US troops are eligible for Japan’s ‘Go To Eat’ discounts at off-base restaurants
By SETH ROBSON AND HANA KUSUMOTO | STARS AND STRIPES Published: October 14, 2020
TOKYO — U.S. troops and their families can eat for less at off-base restaurants thanks to Japanese government efforts to boost the economy amid the coronavirus pandemic.
The “Go To Eat” campaign that kicked off Oct. 1 provides a 25% discount at participating eateries.
To take advantage of the deals, diners may buy up to 20,000 yen ($190) in coupons at a time, either online or at convenience stores, according to Japan’s Ministry of Agriculture, Forestry and Fisheries.
Diners can earn points that provide discounts on future meals when making reservations through a variety of websites, including Tabelog.com and Gurunavi.com, according to the ministry website. However, Japanese language skills will likely be required.
Diners can earn points or purchase meal coupons until the end of January. The deadline to use the points is March 31.
Meanwhile, Japan’s “Go To” travel campaign, which offers discounts on hotels, transport and tourism activities, was recently extended nationwide and to allow U.S. military personnel to take advantage of it without having to provide official Japanese identification, a requirement when the campaign began in spring.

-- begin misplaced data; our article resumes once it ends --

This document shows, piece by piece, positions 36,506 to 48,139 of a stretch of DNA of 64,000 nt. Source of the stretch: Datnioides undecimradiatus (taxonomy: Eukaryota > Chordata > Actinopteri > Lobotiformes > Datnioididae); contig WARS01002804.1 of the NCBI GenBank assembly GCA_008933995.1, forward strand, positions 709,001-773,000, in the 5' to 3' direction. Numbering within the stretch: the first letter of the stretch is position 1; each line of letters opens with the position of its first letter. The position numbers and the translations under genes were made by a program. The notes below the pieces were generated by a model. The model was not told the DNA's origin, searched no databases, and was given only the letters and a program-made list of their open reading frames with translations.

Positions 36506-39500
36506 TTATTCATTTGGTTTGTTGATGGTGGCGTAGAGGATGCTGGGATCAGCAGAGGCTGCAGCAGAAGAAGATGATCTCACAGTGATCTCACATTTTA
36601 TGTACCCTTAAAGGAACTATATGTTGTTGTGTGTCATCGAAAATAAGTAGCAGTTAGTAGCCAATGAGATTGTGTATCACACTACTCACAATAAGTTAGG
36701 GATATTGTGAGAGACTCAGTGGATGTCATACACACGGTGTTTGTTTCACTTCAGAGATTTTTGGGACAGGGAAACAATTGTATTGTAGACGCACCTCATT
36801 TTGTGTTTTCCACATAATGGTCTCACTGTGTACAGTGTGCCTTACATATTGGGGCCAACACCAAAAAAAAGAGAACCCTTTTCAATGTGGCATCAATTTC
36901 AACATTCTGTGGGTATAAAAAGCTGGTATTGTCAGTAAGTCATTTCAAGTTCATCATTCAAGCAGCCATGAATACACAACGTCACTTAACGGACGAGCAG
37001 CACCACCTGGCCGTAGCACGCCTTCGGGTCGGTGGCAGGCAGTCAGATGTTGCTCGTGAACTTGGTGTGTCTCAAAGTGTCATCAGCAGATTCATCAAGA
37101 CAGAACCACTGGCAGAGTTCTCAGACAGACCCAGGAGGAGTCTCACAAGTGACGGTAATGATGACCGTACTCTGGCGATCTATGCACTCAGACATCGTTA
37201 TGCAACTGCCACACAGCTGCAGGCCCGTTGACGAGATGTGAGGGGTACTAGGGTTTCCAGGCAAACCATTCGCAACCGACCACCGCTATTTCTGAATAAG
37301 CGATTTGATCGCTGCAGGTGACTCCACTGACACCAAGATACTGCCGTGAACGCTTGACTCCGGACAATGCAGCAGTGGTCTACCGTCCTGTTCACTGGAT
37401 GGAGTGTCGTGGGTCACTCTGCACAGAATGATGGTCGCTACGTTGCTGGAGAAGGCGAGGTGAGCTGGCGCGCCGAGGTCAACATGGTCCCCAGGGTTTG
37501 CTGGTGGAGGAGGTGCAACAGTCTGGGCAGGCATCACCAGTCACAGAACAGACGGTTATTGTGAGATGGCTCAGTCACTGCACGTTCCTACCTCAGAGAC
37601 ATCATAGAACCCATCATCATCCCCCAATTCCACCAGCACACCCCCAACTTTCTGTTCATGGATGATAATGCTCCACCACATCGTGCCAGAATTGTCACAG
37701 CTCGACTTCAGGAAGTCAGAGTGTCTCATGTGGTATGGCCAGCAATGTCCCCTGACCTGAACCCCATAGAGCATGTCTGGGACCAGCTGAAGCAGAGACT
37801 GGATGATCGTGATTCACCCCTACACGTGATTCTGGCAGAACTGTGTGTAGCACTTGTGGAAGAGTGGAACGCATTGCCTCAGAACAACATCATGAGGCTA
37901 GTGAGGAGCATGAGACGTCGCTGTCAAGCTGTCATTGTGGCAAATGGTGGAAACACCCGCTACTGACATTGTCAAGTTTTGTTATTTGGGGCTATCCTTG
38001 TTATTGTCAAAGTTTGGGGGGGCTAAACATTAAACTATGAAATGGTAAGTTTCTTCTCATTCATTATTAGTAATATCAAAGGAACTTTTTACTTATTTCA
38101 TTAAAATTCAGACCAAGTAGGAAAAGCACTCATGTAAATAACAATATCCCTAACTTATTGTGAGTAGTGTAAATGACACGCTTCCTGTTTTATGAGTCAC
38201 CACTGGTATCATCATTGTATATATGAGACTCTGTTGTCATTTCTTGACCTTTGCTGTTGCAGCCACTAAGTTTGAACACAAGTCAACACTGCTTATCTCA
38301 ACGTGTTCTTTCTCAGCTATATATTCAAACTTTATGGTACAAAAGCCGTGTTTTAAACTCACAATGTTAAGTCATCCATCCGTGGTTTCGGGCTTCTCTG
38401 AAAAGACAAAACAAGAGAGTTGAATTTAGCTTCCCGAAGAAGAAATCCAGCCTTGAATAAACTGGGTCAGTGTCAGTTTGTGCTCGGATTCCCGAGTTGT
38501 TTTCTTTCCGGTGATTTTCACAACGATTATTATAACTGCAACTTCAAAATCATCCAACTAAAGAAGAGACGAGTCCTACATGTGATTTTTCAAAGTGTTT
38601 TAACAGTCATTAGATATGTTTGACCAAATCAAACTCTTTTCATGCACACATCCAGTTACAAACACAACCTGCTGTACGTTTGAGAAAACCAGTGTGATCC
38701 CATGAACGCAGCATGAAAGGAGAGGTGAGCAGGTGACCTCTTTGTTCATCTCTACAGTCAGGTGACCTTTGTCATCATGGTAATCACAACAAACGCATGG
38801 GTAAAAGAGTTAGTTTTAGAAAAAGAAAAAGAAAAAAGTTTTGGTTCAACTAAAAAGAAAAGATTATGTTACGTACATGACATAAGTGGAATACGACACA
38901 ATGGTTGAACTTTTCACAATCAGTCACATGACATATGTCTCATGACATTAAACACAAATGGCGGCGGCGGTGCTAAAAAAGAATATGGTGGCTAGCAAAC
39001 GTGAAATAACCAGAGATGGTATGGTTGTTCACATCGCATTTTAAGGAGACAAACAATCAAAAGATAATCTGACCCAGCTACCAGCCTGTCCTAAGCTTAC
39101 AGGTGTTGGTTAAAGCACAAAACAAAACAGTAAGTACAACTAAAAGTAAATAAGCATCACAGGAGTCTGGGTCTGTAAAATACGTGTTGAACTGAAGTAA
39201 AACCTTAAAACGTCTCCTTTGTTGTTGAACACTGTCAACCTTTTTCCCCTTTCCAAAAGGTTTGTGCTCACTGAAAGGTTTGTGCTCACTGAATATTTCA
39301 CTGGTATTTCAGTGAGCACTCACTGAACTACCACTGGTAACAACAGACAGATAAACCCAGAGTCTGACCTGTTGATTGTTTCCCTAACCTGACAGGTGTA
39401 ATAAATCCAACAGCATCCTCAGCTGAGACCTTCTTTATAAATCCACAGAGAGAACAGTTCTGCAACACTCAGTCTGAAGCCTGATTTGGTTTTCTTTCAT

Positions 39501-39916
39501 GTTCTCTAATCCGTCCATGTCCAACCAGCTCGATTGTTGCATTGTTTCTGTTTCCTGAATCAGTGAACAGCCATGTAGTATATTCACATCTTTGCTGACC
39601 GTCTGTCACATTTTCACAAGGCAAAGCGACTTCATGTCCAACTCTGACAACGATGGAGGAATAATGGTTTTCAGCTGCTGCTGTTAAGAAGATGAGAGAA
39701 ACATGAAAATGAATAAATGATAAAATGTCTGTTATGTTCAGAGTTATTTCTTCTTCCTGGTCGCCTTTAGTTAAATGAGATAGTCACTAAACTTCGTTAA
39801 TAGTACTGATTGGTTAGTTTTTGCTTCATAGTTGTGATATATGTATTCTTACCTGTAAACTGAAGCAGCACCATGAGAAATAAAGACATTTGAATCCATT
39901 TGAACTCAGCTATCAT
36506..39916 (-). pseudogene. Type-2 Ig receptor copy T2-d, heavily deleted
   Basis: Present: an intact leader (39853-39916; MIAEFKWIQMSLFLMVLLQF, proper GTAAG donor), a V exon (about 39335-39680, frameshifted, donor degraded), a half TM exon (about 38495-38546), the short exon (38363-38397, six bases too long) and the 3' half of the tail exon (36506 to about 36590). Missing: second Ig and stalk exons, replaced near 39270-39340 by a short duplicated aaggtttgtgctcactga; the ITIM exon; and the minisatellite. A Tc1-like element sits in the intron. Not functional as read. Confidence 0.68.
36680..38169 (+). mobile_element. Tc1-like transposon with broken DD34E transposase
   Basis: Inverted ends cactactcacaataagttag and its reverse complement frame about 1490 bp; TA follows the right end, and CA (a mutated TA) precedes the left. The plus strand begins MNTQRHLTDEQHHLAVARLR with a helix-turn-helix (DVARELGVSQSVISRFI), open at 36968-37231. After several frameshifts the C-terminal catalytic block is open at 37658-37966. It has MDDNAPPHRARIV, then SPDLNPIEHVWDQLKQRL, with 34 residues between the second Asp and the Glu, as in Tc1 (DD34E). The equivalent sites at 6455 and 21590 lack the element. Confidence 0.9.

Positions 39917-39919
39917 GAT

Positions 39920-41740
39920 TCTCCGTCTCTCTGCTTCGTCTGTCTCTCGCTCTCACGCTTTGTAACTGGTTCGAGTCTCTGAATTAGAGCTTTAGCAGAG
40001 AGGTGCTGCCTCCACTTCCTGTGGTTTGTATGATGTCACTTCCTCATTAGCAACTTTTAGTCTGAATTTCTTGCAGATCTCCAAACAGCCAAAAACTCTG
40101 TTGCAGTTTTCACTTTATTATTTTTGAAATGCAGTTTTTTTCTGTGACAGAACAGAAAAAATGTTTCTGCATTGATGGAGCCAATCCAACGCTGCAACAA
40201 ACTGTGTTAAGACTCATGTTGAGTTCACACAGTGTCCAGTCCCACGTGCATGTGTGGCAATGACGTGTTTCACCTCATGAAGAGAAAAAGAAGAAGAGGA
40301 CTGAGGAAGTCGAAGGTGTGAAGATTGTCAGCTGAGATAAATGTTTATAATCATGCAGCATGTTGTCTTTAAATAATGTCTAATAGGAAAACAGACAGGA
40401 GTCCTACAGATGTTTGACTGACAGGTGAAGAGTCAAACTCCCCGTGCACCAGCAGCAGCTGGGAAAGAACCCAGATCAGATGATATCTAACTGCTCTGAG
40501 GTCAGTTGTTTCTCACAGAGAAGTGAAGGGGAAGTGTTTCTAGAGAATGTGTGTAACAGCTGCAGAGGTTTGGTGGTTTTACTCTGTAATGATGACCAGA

Online travel website booking.com, for example, displays a “Go To” logo on listings for hotels offering the discounts. The website lists the Forest Inn Showakan in Akishima, near Yokota Air Base in western Tokyo, which is offering rooms discounted from 27,000 yen ($256) to 17,550 yen ($167) this month. A room at the Hilton Niseko Village on Hokkaido, also advertised on the website, is marked down from 28,889 yen ($274) to 18,778 yen ($178).
The travel savings have been a hot topic on local military social media pages, according to Air Force spouse Brittnie Lyons, who was shopping at Yokota on Tuesday.
“We love to travel around Japan but sometimes it gets a little unaffordable,” she said.
Since arriving in Tokyo 18 months ago, her family has been to Nikko and Nagano, which are both popular with tourists.
Discounts at local restaurants are a bonus, Lyons said.
“We eat out all the time,” she said. “We eat every kind of Japanese food we come across. There’s not a lot of local food that I’ve tried that I haven’t liked.”